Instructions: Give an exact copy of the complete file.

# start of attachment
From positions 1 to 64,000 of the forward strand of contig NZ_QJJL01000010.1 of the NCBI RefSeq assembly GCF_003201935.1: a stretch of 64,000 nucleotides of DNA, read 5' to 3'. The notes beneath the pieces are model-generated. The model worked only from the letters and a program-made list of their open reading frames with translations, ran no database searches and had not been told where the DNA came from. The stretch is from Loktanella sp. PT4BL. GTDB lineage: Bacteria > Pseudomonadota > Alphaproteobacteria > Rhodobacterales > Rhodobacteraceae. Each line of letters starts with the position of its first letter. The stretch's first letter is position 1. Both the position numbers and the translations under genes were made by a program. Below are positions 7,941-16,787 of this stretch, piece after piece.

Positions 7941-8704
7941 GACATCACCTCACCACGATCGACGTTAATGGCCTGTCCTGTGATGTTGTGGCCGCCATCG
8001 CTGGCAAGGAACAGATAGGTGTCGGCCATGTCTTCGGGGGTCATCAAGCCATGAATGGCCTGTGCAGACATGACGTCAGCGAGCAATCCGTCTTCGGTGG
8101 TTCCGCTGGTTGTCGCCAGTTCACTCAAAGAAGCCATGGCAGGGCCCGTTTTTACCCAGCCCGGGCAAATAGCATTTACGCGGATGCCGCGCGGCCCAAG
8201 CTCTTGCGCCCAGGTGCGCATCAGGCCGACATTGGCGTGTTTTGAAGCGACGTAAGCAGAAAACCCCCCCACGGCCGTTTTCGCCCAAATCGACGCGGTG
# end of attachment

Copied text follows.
From positions 1 to 64,000 of the forward strand of contig NZ_QJJL01000010.1 of the NCBI RefSeq assembly GCF_003201935.1: a stretch of 64,000 nucleotides of DNA, read 5' to 3'. The notes beneath the pieces are model-generated. The model worked only from the letters and a program-made list of their open reading frames with translations, ran no database searches and had not been told where the DNA came from. The stretch is from Loktanella sp. PT4BL. GTDB lineage: Bacteria > Pseudomonadota > Alphaproteobacteria > Rhodobacterales > Rhodobacteraceae. Each line of letters starts with the position of its first letter. The stretch's first letter is position 1. Both the position numbers and the translations under genes were made by a program. Below are positions 7,941-16,787 of this stretch, piece after piece.

Positions 7941-8704
7941 GACATCACCTCACCACGATCGACGTTAATGGCCTGTCCTGTGATGTTGTGGCCGCCATCG
8001 CTGGCAAGGAACAGATAGGTGTCGGCCATGTCTTCGGGGGTCATCAAGCCATGAATGGCCTGTGCAGACATGACGTCAGCGAGCAATCCGTCTTCGGTGG
8101 TTCCGCTGGTTGTCGCCAGTTCACTCAAAGAAGCCATGGCAGGGCCCGTTTTTACCCAGCCCGGGCAAATAGCATTTACGCGGATGCCGCGCGGCCCAAG
8201 CTCTTGCGCCCAGGTGCGCATCAGGCCGACATTGGCGTGTTTTGAAGCGACGTAAGCAGAAAACCCCCCCACGGCCGTTTTCGCCCAAATCGACGCGGTG